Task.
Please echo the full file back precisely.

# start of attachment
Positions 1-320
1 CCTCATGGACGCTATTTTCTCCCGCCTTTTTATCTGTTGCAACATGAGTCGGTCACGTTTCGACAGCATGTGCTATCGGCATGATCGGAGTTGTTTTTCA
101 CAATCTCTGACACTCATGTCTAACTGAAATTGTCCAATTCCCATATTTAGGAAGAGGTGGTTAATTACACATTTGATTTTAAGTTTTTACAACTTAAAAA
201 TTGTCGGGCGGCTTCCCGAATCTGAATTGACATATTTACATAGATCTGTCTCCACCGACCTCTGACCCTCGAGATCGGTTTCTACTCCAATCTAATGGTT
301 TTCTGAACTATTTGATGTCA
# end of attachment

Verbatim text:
Positions 1-320
1 CCTCATGGACGCTATTTTCTCCCGCCTTTTTATCTGTTGCAACATGAGTCGGTCACGTTTCGACAGCATGTGCTATCGGCATGATCGGAGTTGTTTTTCA
101 CAATCTCTGACACTCATGTCTAACTGAAATTGTCCAATTCCCATATTTAGGAAGAGGTGGTTAATTACACATTTGATTTTAAGTTTTTACAACTTAAAAA
201 TTGTCGGGCGGCTTCCCGAATCTGAATTGACATATTTACATAGATCTGTCTCCACCGACCTCTGACCCTCGAGATCGGTTTCTACTCCAATCTAATGGTT
301 TTCTGAACTATTTGATGTCA